The first sign of a hot issue in Port Richey is an extra police officer standing in the back of City Hall during a council meeting.
The sign of a really hot issue is when they're needed.
The Port Richey City Council gave first round approval on a 4-1 vote late Tuesday night to repeal an ordinance that allowed commercial bingo halls back into Pasco County after 10 years of exile.
The bingo debate twice involved shouting in front of the council _ first between council regular John King and City Manager Vince Lupo, and later from Mollie Kolokithas, who opened a bingo hall after the ordinance passed. Later, officers had to break up a screaming match outside the council chambers involving former council candidate Jim Priest, his wife Debbie, and Kolokithas.
The vote on repealing Port Richey's bingo ordinance wasn't as close as many expected. Pat Guttman, who voted against the repeal last month, changed her mind after she said she got legal counsel from City Attorney Paul Marino.
That left only Dale Massad supporting the bingo ordinance. Massad said he supported the ordinance because it gave smaller charities a chance to make money on bingo.
Last fall, the council unanimously passed an ordinance that allowed a bingo hall to hold two bingo sessions seven days each week. County ordinance, for the past 10 years, has kept commercial bingo halls out of Pasco by limiting the days a hall could hold bingo to two a week.
A majority of council members have said they didn't know what they were doing when they passed the ordinance. They said they didn't realize there was a problem until charities that run bingo games questioned the new ordinance.
Tuesday night's vote likely sets up a legal battle between the city and the Kolokithas family. The family, owners of the local cruise-to-nowhere gambling boat, spent $1-million in February on a building and opened a bingo hall after the council passed the new ordinance.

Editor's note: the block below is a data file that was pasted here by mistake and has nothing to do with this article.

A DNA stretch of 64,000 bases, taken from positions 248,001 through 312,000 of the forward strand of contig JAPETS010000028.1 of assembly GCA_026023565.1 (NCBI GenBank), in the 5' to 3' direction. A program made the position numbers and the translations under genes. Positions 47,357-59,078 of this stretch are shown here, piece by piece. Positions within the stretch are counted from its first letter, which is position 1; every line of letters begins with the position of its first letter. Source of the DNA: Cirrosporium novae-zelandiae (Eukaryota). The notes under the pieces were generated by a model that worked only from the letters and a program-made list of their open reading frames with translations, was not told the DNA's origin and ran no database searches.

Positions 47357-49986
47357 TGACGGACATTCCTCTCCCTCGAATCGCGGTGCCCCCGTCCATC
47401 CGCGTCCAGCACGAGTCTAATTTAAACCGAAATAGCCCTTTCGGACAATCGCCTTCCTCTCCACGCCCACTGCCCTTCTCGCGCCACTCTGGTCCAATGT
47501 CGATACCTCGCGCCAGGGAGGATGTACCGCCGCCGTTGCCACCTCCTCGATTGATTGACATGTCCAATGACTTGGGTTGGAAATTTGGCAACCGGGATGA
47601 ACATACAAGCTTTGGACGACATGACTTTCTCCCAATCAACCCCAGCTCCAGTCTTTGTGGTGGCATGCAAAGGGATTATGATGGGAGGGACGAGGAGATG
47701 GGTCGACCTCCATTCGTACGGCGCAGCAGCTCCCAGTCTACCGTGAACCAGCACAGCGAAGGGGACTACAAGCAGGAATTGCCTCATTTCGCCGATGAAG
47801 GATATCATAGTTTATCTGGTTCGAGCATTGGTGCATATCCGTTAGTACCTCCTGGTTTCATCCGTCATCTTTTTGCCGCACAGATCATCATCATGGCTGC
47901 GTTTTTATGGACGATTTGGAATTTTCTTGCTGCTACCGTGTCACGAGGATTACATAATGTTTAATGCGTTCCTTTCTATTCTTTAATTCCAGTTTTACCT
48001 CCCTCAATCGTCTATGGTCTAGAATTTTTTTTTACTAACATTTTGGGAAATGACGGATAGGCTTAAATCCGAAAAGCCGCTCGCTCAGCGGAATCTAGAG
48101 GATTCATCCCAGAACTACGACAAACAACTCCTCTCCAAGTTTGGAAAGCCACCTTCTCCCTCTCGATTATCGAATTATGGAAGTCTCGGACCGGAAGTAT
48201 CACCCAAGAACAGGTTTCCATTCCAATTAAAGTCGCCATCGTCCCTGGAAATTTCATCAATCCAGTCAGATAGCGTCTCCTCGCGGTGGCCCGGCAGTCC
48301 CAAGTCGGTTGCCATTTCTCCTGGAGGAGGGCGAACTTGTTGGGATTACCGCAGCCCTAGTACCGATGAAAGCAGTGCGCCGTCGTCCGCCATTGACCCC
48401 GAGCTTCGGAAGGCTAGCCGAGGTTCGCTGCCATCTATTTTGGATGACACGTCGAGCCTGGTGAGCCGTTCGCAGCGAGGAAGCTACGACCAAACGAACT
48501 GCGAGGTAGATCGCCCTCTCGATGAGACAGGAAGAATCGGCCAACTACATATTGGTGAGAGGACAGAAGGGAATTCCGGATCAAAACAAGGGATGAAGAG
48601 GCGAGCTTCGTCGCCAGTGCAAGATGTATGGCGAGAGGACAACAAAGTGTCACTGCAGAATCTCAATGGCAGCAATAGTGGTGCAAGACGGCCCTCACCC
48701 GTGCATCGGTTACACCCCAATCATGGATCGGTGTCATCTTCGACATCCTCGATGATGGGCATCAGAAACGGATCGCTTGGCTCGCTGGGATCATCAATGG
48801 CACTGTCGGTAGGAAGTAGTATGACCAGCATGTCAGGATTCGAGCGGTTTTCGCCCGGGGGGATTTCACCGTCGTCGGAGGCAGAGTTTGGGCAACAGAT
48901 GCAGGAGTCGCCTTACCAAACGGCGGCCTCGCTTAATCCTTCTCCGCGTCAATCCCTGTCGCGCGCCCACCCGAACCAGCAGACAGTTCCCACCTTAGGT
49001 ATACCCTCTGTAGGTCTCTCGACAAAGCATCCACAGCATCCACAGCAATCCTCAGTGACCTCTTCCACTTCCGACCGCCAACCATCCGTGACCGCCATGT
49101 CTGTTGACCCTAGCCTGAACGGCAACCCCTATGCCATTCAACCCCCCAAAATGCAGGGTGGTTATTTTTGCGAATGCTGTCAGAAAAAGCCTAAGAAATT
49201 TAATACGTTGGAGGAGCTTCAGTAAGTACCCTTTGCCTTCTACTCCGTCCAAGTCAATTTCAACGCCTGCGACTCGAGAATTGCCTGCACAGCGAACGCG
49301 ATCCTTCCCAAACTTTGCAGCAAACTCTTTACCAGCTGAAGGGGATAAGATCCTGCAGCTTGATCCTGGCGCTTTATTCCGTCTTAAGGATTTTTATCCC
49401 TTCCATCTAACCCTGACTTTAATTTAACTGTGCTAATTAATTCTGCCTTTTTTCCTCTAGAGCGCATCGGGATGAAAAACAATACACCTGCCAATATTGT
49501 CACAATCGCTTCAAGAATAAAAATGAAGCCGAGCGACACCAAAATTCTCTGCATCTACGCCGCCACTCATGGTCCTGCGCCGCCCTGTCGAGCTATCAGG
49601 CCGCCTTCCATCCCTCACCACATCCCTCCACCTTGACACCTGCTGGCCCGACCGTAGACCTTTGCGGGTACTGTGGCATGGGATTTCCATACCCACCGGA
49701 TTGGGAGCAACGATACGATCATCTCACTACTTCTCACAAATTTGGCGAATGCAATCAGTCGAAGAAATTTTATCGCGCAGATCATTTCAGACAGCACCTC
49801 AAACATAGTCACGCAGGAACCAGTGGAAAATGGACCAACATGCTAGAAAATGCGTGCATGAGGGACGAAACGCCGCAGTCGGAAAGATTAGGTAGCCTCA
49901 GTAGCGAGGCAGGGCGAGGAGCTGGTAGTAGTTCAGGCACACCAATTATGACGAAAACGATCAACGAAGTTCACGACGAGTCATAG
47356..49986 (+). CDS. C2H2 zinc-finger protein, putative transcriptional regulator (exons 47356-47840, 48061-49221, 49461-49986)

Kolokithas family attorney, A. Brian Albritton, wrote in a letter to the council delivered Tuesday that the family would sue to keep the hall open. Albritton said the family was "encouraged that the proposed ordinance had drawn no opposition" and that the council had no rational basis to repeal the ordinance.
Marino and Mayor Eloise Taylor, both lawyers, said they believed the city would withstand a lawsuit. Both said the city is within its rights to regulate gambling.
"There is no constitutional right to gamble," Taylor said. "It is not a protected right."
Marino had drawn criticism during the bingo debate from citizens and council members because he used information from former mayor James Carter _ who now works for the Kolokithases. The information was Pinellas County's bingo ordinance, which allows for commercial halls.
Marino and Carter clashed Tuesday night when Carter told the council they were facing large legal liability.
"Please don't try to scare this council," Marino told Carter.
Carter backed off the talk of lawsuits, but he told the council not to repeal the ordinance.
"You made it," he said. "Live with it."
But the loudest criticisms of the council's move to repeal the ordinance came from Mollie Kolokithas. Her voice booming through the microphone, she said people were unfairly accusing her hall of taking money from charities.
"You are crucifying me," Kolokithas said. "What is your damned agenda tonight?"
Kolokithas has said, and repeated Tuesday, that her hall doesn't make money. "I go in the hole," she said. "Every day I go in the hole." Kolokithas said that repealing the ordinance would hurt the small charities that are getting money from her hall now.
"There are lots of charities out there that need help," Kolokithas said. "The council is saying, "The hell with the charities, beg for your food.' "
Taylor said that the repeal didn't mean Kolokithas couldn't have bingo at her hall, it just limited how much. The hall can still have bingo, can still be rented out and the Kolokithas company _ AMBAS Holdings _ can have its corporate offices there.
"We are not taking from her her right to operate," Taylor said.
Kolokithas, on Wednesday, said she didn't know when the family would sue the city.
"I think the emotion put it on the back burner," Kolokithas said. "I don't know when is a good time."
_ Matthew Waite covers Port Richey city government. He can be reached in west Pasco at 869-6247, or toll-free at 1-800-333-7505, ext. 6247. His e-mail address is waitesptimes.com.